Dementia Detection from Speech: What If Language Models Are Not the Answer?

Mondher Bouazizi, Chuheng Zheng, Siyuan Yang, Tomoaki Ohtsuki

Research output: Contribution to journalArticlepeer-review

Abstract

A growing focus among scientists has been on researching the techniques of automatic detection of dementia that can be applied to the speech samples of individuals with dementia. Leveraging the rapid advancements in Deep Learning (DL) and Natural Language Processing (NLP), these techniques have shown great potential in dementia detection. In this context, this paper proposes a method for dementia detection from the transcribed speech of subjects. Unlike conventional methods that rely on advanced language models to address the ability of the subject to make coherent and meaningful sentences, our approach relies on the center of focus of the subjects and how it changes over time as the subject describes the content of the cookie theft image, a commonly used image for evaluating one’s cognitive abilities. To do so, we divide the cookie theft image into regions of interest, and identify, in each sentence spoken by the subject, which regions are being talked about. We employed a Long Short-Term Memory (LSTM) neural network to learn different patterns of dementia subjects and control ones and used it to perform a 10-fold cross validation-based classification. Our experimental results on the Pitt corpus from the DementiaBank resulted in a 82.9% accuracy at the subject level and 81.0% at the sample level. By employing data-augmentation techniques, the accuracy at both levels was increased to 83.6% and 82.1%, respectively. The performance of our proposed method outperforms most of the conventional methods, which reach, at best, an accuracy equal to 81.5% at the subject level.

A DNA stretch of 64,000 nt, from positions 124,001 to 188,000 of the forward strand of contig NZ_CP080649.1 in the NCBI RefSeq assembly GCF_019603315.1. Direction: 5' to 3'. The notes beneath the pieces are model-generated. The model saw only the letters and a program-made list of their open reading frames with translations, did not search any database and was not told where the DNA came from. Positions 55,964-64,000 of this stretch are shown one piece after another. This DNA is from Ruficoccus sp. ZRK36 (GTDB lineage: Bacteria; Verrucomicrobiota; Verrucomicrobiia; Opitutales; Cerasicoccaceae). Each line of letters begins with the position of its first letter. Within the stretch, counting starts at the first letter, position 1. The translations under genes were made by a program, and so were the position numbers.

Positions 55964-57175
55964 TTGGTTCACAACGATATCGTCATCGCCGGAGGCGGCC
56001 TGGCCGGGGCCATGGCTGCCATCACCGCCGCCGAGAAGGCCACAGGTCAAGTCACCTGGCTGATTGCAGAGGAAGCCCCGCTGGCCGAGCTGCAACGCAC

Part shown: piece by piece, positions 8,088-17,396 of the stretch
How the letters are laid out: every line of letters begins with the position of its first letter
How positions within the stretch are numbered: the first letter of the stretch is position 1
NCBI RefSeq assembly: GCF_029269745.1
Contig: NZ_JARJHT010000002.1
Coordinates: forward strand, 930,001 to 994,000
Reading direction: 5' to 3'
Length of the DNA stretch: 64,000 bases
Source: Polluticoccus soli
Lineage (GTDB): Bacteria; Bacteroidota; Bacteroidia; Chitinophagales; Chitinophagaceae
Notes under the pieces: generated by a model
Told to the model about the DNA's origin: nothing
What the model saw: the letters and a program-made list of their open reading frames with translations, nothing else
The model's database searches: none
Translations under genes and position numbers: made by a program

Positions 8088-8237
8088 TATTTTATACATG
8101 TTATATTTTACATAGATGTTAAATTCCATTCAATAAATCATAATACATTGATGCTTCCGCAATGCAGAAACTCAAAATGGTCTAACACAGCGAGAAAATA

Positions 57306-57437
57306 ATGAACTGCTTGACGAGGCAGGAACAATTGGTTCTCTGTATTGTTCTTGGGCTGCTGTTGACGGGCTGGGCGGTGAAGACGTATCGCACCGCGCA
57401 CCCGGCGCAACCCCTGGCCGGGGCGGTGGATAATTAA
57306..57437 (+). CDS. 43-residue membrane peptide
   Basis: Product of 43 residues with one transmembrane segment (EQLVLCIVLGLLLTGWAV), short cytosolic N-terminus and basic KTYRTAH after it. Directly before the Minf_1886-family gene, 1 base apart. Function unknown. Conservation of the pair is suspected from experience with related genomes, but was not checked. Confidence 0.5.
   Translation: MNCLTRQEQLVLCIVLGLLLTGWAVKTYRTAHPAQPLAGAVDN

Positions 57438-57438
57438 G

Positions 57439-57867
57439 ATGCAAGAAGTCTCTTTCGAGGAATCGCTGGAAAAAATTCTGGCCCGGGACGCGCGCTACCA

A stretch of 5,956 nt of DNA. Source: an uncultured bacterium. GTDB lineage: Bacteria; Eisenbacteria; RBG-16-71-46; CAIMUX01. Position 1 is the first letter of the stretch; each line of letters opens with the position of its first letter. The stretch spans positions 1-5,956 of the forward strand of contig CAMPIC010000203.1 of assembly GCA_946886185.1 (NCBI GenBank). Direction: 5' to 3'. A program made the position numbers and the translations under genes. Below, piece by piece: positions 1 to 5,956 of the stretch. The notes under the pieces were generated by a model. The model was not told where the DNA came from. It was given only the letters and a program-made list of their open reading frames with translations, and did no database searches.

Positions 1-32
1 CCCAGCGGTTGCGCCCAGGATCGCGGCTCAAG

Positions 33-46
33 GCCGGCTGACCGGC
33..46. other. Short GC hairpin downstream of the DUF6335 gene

Original languageEnglish
Article number2
JournalInformation (Switzerland)
Volume15
Issue number1
DOIs
Publication statusPublished - 2024 Jan

Keywords

  • LSTM
  • deep learning
  • dementia detection
  • machine learning

ASJC Scopus subject areas

  • Information Systems

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